5:04 PM. A Cumulus turret has protruded above the others behind Ms. Lemmon. If it’s glaciated, it might be better be termed the head of a Cumulonimbus calvus (“bald”) and would have rain underneath it.  What do you think?  Only the C-M knows for sure.  Sounds like something from a radio program I’ve heard somewhere.  But, you should try anyway.  Answer at the bottom if I remember to put it there.
6:31 PM, Swan and Trotter, with metaphorical “Dead End” road sign, lower right.
While to the uninitiated this Cumulonimbus capillatus anvil may have appeared to be heralding a storm, overspreading the Catalina sky the way it was, the lack of cumuliform portions, the fraying edges, not hard ones, indicated it was in its dying phase.  Photo of anvil with metaphorical sign; yours for $2,000 (more than usual because some mental effort was expended).  Now that I am thinking about money, I think I will demand a million dollars to continue blogging, and see what happens.


2:47 PM. RIght here you knew that the model run that had an echo by 3 PM on Ms. Lemmon was going to be off as we see but a Cumulus mediocris forming after the usual mid-day clearing.


Nice sunrise this morning….

5:48 AM today.  Sunrise over the Charoleau Gap.
5:48 AM today. Sunrise over the Charoleau Gap.  Mulitple layers of Altocumulus, some fine virga.


Another morning of remnant rains moving through right now, rather than the full blast. As usual, these clouds and rain showers are likely to be dissipating in the later morning before doing much.

Looks like one last day of possible big showers here….check this out from the U of AZ, 11 PM run (WRF-GFS mod)..  Lets hope so, cuz its gonna be dry after this for a few days.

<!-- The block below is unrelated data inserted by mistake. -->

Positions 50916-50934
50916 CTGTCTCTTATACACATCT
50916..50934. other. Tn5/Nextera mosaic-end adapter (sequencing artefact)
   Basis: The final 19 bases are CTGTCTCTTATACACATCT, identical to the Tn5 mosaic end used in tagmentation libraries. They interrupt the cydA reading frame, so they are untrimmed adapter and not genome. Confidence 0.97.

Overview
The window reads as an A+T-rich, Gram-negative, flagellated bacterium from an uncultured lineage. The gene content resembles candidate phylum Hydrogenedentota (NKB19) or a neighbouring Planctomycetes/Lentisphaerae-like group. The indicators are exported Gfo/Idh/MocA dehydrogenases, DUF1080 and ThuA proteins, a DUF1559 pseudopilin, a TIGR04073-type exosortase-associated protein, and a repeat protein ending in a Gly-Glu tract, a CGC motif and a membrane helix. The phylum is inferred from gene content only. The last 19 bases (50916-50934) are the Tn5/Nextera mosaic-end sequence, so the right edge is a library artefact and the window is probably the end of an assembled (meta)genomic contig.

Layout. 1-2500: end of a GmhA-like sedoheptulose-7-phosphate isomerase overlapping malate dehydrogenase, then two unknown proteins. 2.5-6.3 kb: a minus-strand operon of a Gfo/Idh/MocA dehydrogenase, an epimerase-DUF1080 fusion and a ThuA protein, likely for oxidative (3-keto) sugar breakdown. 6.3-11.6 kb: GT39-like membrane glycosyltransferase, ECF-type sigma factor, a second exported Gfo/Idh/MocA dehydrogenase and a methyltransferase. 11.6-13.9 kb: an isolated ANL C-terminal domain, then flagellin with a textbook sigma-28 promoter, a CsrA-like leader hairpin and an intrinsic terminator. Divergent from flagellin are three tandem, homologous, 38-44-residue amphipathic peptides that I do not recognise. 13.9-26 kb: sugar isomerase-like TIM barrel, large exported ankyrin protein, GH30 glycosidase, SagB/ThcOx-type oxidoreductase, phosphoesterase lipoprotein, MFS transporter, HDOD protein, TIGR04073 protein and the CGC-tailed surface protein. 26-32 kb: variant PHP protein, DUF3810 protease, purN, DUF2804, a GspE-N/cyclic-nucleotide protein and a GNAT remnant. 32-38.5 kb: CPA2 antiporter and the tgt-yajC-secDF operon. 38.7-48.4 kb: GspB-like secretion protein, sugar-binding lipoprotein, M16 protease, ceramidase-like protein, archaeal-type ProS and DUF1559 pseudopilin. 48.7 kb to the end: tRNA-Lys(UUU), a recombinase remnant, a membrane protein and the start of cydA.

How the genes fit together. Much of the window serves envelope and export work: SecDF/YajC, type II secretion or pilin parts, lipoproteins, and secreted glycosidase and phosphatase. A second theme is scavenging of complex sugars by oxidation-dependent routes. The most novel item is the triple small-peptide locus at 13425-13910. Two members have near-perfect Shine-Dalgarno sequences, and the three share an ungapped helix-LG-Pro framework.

The End.

A little water running in the Sutherland Wash; remembering the CDO in 2010

With no rain in sight now, and its looking more and more like a third late winter and spring in a row with precip below normal (there’s only been one other “three in a row” in our 36 years of Catalina records), I thought would pay homage to the Great 2010 13 Day Run of the CDO at East Wilds Road (farther below).

In the meantime, yesterday I came across a nice gurgling creek, making the kind of gurgle that characterizes New Age relaxation CDs.  It was coming down the Big Rock Creek wash-tributary that empties into  the Sutherland Wash at the Cottonwoods, a local name given to an area of the Sutherland Wash were illicit beer parties often take place.  There was no water in the Sutherland above this point.

3:55 PM yesterday.
3:55 PM yesterday at Big Rock Creek by the Sutherland Wash cottonwoods.  Horse Jake forages.
2:54 PM. The Sutherland Wash downstream of the Big Rock Creek tributary.  Horse Jake;  his little mind wonders why I am taking another photo of not that much.


The Great CDO Run of 2010